Exposure standards and guidelines are developed by governments to protect the public from harmful substances and activities that can cause serious health problems. This section describes standards and guidelines relating to protection from the toxic effects of chemicals only.
Exposure standards and guidelines are determined by risk management decisions. Risk assessments provide regulatory agencies with estimates of numbers of persons potentially harmed under specific exposure conditions. Regulatory agencies then propose exposure standards and guidelines designed to protect the public from "unacceptable risk" levels.
Exposure standards and guidelines usually provide numerical exposure levels for various media (such as food, consumer products, water, and air) that should not be exceeded. Alternatively, these standards may be preventive measures to reduce exposure (such as labeling, special ventilation, protective clothing and equipment, and medical monitoring).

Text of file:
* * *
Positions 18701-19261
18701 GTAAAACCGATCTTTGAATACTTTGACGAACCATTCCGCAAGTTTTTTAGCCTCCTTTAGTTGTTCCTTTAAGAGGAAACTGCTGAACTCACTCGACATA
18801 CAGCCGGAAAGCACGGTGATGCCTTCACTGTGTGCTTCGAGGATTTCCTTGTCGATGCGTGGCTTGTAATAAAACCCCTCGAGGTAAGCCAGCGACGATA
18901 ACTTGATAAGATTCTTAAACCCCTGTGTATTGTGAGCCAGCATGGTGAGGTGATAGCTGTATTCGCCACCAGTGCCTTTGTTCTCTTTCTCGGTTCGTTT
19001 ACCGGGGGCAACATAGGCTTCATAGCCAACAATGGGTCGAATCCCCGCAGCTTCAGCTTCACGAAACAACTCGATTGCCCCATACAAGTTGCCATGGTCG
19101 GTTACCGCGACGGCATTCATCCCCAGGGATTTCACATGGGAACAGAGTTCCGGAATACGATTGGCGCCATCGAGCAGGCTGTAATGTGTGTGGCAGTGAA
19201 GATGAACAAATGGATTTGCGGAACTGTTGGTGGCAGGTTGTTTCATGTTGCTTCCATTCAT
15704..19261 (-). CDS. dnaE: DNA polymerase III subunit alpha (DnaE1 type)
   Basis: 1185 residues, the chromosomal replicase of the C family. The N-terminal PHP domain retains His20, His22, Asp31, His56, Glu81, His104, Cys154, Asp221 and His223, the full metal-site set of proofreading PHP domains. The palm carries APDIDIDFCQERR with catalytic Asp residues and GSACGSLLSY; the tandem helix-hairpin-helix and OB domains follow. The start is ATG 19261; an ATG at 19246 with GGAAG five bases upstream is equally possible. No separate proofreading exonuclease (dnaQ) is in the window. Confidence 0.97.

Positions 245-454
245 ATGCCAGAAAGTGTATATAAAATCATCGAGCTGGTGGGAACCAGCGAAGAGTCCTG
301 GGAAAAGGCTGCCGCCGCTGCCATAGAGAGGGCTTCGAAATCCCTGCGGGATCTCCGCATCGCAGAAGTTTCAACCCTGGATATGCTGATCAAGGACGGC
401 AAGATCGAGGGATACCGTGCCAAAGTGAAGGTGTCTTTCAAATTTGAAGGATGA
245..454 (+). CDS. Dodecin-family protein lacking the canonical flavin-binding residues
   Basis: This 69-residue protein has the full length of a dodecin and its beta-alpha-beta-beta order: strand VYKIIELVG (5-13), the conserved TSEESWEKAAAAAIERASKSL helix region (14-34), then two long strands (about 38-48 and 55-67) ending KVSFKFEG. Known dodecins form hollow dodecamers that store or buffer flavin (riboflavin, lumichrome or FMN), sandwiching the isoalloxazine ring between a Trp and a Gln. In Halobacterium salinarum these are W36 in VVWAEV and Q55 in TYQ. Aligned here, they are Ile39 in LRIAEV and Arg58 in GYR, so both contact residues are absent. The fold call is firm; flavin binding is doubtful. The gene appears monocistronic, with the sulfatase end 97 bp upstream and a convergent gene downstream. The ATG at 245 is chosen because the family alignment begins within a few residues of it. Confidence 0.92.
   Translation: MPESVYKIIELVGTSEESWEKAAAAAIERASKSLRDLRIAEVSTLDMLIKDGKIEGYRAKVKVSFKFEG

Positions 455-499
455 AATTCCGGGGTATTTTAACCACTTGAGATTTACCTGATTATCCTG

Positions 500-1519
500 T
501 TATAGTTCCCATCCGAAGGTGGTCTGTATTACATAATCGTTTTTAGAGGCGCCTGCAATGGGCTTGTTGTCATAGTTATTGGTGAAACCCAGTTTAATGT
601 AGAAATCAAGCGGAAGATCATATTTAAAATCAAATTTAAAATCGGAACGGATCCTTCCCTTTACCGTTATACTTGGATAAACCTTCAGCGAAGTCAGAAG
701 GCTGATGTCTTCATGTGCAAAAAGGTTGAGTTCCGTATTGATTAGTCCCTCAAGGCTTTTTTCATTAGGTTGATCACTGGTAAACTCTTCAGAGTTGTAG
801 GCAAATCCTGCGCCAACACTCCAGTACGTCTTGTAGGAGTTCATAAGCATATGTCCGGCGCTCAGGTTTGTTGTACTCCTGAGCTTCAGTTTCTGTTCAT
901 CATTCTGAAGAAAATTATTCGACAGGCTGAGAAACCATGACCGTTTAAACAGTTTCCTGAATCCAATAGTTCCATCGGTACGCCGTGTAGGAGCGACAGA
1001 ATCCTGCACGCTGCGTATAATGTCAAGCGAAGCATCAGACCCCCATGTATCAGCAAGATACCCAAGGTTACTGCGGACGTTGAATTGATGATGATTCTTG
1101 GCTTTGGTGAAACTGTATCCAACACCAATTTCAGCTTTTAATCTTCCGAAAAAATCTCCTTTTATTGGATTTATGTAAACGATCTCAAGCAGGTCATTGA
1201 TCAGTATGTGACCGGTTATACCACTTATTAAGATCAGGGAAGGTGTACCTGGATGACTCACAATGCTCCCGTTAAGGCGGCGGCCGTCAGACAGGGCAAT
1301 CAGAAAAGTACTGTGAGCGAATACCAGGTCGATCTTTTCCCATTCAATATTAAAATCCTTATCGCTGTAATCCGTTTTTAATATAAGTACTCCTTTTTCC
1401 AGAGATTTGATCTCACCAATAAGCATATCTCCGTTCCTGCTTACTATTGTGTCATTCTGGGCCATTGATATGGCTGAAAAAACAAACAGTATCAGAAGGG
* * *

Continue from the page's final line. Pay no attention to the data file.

Figure 1. Standards and guidelines protect the public from harmful substances
(Image Source: iStock Photos, ©)
More specifically, standards and guidelines for chemical exposure levels consist of the following:
Federal and state regulatory agencies have the authority to issue permissible exposure standards and guidelines in the following categories: